remote: Counting objects: 1340, done.
remote: Compressing objects: 100% (562/562), done.
remote: Total 1340 (delta 760), reused 1229 (delta 655)
Receiving objects: 100% (1340/1340), 494.79 KiB, done.
Resolving deltas: 100% (760/760), done.
Installing Distributions: v0.0.0
Cloning into 'Distributions'...
remote: Counting objects: 49, done.
remote: Compressing objects: 100% (30/30), done.
remote: Total 49 (delta 8), reused 49 (delta 8)
Receiving objects: 100% (49/49), 17.29 KiB, done.
Resolving deltas: 100% (8/8), done.
Installing MCMC: v0.0.0
Cloning into 'MCMC'...
warning: no common commits
remote: Counting objects: 155, done.
remote: Compressing objects: 100% (97/97), done.
remote: Total 155 (delta 66), reused 140 (delta 51)
Receiving objects: 100% (155/155), 256.68 KiB, done.
Resolving deltas: 100% (66/66), done.
Installing NHST: v0.0.0
Cloning into 'NHST'...
remote: Counting objects: 20, done.
remote: Compressing objects: 100% (18/18), done.
remote: Total 20 (delta 2), reused 19 (delta 1)
Receiving objects: 100% (20/20), 4.31 KiB, done.
Resolving deltas: 100% (2/2), done.
Installing Optim: v0.0.0
Cloning into 'Optim'...
remote: Counting objects: 497, done.
remote: Compressing objects: 100% (191/191), done.
remote: Total 497 (delta 318), reused 476 (delta 297)
Receiving objects: 100% (497/497), 79.68 KiB, done.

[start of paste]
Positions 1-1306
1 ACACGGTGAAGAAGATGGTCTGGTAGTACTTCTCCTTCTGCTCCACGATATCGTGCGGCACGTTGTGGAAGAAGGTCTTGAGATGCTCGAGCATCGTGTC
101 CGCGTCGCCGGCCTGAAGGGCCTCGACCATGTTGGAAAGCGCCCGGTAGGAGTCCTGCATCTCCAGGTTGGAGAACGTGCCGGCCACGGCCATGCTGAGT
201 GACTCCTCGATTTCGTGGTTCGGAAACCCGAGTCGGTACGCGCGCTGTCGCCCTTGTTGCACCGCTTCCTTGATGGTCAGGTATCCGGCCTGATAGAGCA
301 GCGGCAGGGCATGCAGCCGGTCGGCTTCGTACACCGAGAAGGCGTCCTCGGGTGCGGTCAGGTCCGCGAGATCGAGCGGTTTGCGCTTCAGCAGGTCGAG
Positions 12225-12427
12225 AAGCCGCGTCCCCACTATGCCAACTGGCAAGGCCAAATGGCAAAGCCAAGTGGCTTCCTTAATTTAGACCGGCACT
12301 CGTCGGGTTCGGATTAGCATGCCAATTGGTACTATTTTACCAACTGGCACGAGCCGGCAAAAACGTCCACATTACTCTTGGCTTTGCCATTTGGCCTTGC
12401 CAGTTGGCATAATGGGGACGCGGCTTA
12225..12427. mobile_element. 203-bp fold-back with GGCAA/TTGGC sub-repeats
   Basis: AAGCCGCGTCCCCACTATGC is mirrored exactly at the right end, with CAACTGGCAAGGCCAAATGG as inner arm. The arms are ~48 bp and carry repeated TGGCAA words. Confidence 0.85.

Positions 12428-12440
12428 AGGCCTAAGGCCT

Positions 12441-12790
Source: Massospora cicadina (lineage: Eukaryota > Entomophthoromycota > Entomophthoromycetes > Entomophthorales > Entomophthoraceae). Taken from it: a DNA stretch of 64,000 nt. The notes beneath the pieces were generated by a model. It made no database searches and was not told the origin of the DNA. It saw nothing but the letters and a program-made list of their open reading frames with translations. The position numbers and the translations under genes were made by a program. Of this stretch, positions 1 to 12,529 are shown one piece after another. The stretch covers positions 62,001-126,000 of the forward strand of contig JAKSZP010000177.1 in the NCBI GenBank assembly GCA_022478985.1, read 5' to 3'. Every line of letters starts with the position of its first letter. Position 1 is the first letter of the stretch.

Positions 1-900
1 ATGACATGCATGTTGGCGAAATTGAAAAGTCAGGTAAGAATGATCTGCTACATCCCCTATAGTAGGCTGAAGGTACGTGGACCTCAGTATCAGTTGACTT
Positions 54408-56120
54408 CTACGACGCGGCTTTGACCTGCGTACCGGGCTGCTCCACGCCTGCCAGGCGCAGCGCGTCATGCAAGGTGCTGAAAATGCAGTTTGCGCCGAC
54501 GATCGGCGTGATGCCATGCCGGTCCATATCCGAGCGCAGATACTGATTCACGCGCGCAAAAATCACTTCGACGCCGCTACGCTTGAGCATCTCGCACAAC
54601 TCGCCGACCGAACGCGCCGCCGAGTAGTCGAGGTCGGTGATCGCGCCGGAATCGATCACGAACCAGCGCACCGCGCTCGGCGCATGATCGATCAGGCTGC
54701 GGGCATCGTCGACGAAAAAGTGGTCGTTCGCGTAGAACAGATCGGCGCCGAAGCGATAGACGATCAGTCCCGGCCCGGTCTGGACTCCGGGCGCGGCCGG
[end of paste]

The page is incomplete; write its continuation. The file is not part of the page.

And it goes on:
Resolving deltas: 100% (318/318), done.
Installing Options: v0.0.0
Cloning into 'Options'...
remote: Counting objects: 10, done.
remote: Compressing objects: 100% (8/8), done.
remote: Total 10 (delta 1), reused 6 (delta 0)
Receiving objects: 100% (10/10), done.
Resolving deltas: 100% (1/1), done.
Installing Clustering: v0.0.0
Cloning into 'Clustering'...
remote: Counting objects: 38, done.
remote: Compressing objects: 100% (28/28), done.
remote: Total 38 (delta 7), reused 38 (delta 7)
Receiving objects: 100% (38/38), 7.77 KiB, done.
Resolving deltas: 100% (7/7), done.

That will get you started with some of the core tools for doing statistical programming in Julia. You’ll probably also want to install another package called “RDatasets”, which provides access to 570 of the classic data sets available in R. This package has a much larger file size than the others, which is why I recommend installing it after you’ve first installed the other packages:

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require("pkg")
 
julia> Pkg.add("RDatasets")
Installing RDatasets: v0.0.0
Cloning into 'RDatasets'...
remote: Counting objects: 609, done.
remote: Compressing objects: 100% (588/588), done.
remote: Total 609 (delta 21), reused 605 (delta 17)
Receiving objects: 100% (609/609), 10.56 MiB | 1.15 MiB/s, done.
Resolving deltas: 100% (21/21), done.

Assuming that you’ve gotten everything working, you can then type the following to load Fisher’s classic Iris data set:

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julia> load("RDatasets")
Warning: redefinition of constant NARule ignored.
Warning: New definition ==(NAtype,Any) is ambiguous with ==(Any,AbstractArray{T,N}).